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The inspiration for this article came from last year, when I wrote an article on a portfolio that had no bonds included. Therefore, I decided I thought I would try the opposite but with a slightly different objective. It is easy to create a portfolio of all bond ETFs, the problem is that many bond ETFs are highly correlated to broad bond market funds like the iShares Barclays Aggregate Bond ETF (AGG). Therefore, because of that I wanted to find the lowest or inversely correlated bond ETFs that are diversified across different sections of the fixed income market. The reason for wanting a portfolio of inversely correlated bond funds is because eventually interest rates will rise, and when they do, a broad bond fund like AGG will take a hit. Therefore, by having a portfolio of bond ETFs that will not be affected as much or as hard as a traditional broad bond market ETF will be desirable for many investors.

My Process

First, I will use the Fidelity.com ETF Screener to get my list of initial bond ETFs to check the correlations. The following list of screener criteria is what I used to find bond ETFs, then pick the ETF with the lowest correlation to AGG, for each category of bond.

Exclude Leveraged and Inverse

  • ETF Type = ETF
  • Asset Class = Fixed Income
  • Net Assets: >$100 Million
  • Volume: 90 Day average volume > 50K
  • Fixed Income Debt Issue objective: Blend, Collateralized, Municipal, Federal/Central Debt, and Corporate Debt

Second, After using the screener criteria from step one, I found 11 ETFs for Blend, 2 ETFs for collateralized, 10 Municipal ETFs, 27 Federal/Central Debt ETFs, and 22 Corporate Debt ETFs. So for each ETF in each category, I found the correlation to AGG using the ETFreplay.com correlation tool, and for each category of bond, I chose the ETF that has the lowest correlation to AGG. In the first table below is my final list of ETFs with the lowest correlation to AGG for each category. In the second table below is the correlation matrix of each ETF in the portfolio to each other.

Category

Symbol

Description

AGG Correlation

Blend

(FLOT)

shares Floating Rate Note

-0.02

Collateralized

(VMBS)

Vanguard Mortgage-Backed Sec Index ETF

0.32

Municipal

(HYD)

Market Vectors High-Yield Muni ETF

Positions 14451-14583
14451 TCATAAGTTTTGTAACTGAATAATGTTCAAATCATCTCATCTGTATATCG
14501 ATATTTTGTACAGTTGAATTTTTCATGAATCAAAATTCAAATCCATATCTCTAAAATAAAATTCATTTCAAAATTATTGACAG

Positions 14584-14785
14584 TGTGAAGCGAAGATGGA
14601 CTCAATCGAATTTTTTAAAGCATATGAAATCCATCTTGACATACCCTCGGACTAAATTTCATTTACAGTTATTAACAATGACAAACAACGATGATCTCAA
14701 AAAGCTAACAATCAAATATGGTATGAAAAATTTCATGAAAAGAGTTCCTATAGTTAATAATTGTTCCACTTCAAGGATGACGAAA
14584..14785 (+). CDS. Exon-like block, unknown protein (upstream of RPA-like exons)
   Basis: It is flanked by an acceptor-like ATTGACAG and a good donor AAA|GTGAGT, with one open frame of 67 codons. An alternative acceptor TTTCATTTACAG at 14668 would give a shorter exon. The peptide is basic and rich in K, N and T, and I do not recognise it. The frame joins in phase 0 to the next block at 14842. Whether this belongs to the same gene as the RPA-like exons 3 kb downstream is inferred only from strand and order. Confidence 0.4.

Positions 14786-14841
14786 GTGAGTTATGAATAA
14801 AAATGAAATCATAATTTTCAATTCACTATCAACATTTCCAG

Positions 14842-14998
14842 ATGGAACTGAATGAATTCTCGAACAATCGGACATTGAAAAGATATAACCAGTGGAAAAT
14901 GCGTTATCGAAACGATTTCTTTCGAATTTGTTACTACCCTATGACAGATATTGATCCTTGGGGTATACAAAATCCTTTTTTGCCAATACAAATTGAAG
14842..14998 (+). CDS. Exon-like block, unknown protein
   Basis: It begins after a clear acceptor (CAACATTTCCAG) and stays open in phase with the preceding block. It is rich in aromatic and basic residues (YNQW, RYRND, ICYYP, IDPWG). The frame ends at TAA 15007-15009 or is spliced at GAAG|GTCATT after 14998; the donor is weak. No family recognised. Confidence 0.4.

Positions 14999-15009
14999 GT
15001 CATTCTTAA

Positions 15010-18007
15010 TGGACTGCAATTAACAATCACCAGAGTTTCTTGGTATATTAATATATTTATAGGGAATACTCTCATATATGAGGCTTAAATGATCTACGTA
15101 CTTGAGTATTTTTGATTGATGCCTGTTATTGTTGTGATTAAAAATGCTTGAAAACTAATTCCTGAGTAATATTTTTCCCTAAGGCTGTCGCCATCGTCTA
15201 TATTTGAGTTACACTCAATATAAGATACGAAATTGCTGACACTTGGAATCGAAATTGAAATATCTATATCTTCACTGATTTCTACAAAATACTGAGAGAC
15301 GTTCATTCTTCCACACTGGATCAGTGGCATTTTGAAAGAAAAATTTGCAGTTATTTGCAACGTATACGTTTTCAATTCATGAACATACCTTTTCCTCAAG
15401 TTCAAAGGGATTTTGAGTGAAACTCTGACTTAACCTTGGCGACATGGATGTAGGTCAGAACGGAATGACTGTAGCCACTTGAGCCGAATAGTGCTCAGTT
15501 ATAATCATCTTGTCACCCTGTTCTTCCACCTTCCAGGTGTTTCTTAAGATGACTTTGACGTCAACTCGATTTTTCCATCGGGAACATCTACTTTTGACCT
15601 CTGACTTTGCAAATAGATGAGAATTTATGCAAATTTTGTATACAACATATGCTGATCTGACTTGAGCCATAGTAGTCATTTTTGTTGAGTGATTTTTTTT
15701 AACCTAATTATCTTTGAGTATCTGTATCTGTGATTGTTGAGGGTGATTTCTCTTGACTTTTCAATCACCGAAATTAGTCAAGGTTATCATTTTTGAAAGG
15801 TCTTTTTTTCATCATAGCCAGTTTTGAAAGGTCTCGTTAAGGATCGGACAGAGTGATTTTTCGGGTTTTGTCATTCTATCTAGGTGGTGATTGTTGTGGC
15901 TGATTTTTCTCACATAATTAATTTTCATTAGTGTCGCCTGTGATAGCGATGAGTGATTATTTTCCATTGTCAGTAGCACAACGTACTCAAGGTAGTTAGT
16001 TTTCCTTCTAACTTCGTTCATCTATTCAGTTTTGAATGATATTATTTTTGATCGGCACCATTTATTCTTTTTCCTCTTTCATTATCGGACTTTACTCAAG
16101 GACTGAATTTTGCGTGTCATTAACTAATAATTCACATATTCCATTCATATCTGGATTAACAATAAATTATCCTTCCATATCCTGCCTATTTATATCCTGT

0.04

Federal/Central Debt

(ELD)

Wisdom Tree Emerging Markets Local Debt

-0.17

Corporate Debt

(JNK)

SPDR Barclays High Yield Bond

-0.30

Correlation Matrix

ELD

FLOT

HYD

JNK

VMBS

ELD

1

FLOT

0

1

HYD

-0.12

-0.02

1

JNK

0.48

-0.05

-0.03

1

VMBS

0.05

-0.03

-0.09

-0.08

1

Correlation matrix from [etfscreen.com]

Portfolio Performance

As I have done when creating other portfolios, I will be weighting the portfolio by volatility, so the lowest volatility ETF has the largest weighting, and the highest volatility ETF has the smallest weighting. The table below shows the weights and volatilities of each ETF in the portfolio.

Symbol

Description

Weight

Volatility

FLOT

shares Floating Rate Note

30%

2.00%

VMBS

Vanguard Mortgage-Backed Sec Index ETF

25%

2.60%

HYD

Market Vectors High-Yield Muni ETF

20%

7.40%

ELD

Wisdom Tree Emerging Markets Local Debt

15%

9.40%

JNK

SPDR Barclays High Yield Bond

10%

10.30%

Volatility Data from [ETFreplay.com]

The following charts show the performance of the portfolio, the total return, the volatility, and the correlation of the portfolio against AGG, as well as the SPDR S&P 500 Trust ETF (SPY). For my historical performance review, I will be using the ETFreplay.com back-test tool for the data on the portfolio going back to June 17, 2011 which is far back as data goes for FLOT.

Performance Table

Correlation

Total Return

Volatility

Return/Volatility

My Portfolio

x

9.60%

2.80%

3.43%

AGG

-0.09

7.80%

3.20%

2.44%

SPY

+0.64

23.50%

19.60%

1.20%

Observations/Closing Thoughts

As the performance table above shows, my portfolio has a correlation of -0.09 to AGG, so it is slightly inversely correlated, which was my goal that I set out to accomplish. My portfolio provided a higher risk adjusted return, by having a higher total return and lower volatility than AGG. What really surprised me about the portfolio was the above-average correlation of +0.64 to the SPY. With the portfolio having an above-average correlation to the SPY, the portfolio can go up with the stock market, and limit the downside when stocks fall. Because the portfolio is negatively correlated to AGG, in market pullbacks the portfolio will not act like a traditional broad bond ETF where if stocks fall, then bonds rise. Overall, I am very satisfied with the portfolio because it accomplished my goal of being negatively correlated to AGG, and the funds within the portfolio were very diversified as the correlation matrix above shows. I was also very pleased that the portfolio had a lower volatility than AGG, which can be attributed to my weighting of the ETFs in my portfolio by volatility, to reduce the overall risk of the portfolio.

Disclaimer

Source: Against The Grain: A 100% Bond Portfolio With Negative Correlation To A Broad Bond Market ETF